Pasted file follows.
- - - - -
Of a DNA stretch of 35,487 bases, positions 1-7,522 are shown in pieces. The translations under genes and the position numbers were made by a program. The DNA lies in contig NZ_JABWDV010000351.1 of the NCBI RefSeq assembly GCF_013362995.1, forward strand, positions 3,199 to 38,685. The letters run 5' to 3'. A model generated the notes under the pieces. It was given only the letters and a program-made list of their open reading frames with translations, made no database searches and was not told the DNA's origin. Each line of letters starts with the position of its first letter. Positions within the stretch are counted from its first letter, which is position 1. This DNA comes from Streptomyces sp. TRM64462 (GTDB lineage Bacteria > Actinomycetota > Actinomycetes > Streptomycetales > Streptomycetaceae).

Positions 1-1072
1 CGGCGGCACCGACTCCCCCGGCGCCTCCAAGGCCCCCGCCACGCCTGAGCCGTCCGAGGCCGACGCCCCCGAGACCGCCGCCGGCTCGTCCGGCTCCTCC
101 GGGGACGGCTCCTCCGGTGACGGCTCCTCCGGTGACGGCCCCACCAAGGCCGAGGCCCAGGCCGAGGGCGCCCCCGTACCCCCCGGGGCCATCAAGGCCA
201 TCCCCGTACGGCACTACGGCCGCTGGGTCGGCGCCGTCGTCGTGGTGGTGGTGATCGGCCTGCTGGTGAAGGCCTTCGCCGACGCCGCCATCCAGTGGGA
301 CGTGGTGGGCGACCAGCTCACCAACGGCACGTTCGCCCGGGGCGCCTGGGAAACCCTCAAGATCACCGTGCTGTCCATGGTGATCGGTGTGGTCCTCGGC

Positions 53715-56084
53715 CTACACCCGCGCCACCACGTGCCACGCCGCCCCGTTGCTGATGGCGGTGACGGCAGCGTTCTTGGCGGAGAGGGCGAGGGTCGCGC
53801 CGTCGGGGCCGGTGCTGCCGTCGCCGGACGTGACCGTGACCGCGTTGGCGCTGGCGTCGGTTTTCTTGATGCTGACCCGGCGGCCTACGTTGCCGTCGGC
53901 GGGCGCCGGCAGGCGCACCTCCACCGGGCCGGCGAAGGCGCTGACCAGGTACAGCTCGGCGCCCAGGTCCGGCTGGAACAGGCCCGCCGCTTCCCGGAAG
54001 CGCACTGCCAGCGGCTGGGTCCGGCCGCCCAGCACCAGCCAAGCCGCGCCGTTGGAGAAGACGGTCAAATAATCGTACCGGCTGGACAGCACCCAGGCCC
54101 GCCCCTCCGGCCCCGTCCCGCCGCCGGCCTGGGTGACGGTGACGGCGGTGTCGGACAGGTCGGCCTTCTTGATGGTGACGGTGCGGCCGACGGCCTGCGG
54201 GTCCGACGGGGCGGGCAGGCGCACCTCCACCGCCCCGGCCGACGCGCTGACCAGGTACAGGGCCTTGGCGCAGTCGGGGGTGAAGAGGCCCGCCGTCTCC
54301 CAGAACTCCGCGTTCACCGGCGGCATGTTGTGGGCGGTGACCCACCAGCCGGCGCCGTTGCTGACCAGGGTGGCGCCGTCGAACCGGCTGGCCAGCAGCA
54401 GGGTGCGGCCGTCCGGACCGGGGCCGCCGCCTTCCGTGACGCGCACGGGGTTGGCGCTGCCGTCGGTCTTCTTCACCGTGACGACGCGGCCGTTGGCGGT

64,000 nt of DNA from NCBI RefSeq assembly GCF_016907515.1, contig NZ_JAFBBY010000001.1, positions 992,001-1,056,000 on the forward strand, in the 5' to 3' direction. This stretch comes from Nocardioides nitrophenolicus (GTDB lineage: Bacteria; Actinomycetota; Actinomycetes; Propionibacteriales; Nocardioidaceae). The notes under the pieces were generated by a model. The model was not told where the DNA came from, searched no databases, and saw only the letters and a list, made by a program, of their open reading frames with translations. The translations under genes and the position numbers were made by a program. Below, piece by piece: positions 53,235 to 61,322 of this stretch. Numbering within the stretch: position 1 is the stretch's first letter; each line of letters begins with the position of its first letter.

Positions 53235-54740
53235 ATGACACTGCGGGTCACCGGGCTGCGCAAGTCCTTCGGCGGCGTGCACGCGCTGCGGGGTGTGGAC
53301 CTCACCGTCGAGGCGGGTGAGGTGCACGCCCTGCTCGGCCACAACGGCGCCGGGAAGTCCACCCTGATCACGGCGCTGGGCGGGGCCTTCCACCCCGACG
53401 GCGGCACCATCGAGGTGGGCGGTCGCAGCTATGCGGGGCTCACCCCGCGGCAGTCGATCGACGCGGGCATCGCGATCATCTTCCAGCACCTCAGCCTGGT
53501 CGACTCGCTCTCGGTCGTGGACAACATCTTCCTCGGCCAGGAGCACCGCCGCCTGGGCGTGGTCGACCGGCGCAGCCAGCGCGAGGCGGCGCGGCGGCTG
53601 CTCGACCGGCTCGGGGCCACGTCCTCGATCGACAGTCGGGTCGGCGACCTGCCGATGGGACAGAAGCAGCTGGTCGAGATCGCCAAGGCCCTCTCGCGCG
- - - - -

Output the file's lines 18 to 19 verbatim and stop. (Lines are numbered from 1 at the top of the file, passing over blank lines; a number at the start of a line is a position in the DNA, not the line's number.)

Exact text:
53235 ATGACACTGCGGGTCACCGGGCTGCGCAAGTCCTTCGGCGGCGTGCACGCGCTGCGGGGTGTGGAC
53301 CTCACCGTCGAGGCGGGTGAGGTGCACGCCCTGCTCGGCCACAACGGCGCCGGGAAGTCCACCCTGATCACGGCGCTGGGCGGGGCCTTCCACCCCGACG